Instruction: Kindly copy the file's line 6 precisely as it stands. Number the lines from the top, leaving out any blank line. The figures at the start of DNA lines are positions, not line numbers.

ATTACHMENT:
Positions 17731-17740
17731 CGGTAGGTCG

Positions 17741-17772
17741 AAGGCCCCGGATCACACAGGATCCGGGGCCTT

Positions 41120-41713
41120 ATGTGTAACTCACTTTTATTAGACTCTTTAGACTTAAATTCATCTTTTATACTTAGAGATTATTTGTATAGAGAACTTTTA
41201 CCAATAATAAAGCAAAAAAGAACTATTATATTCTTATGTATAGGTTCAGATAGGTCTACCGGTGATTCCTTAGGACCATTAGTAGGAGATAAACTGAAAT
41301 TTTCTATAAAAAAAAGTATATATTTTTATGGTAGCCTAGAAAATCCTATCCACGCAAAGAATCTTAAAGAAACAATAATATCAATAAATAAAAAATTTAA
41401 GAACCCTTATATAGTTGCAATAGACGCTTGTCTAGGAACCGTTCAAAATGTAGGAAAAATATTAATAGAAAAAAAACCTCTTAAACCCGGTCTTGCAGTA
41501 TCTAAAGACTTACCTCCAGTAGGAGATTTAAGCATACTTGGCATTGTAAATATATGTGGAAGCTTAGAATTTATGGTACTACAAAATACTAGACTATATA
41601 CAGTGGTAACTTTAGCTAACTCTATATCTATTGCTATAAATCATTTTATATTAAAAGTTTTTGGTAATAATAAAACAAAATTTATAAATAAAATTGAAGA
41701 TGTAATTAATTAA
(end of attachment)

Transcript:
41120 ATGTGTAACTCACTTTTATTAGACTCTTTAGACTTAAATTCATCTTTTATACTTAGAGATTATTTGTATAGAGAACTTTTA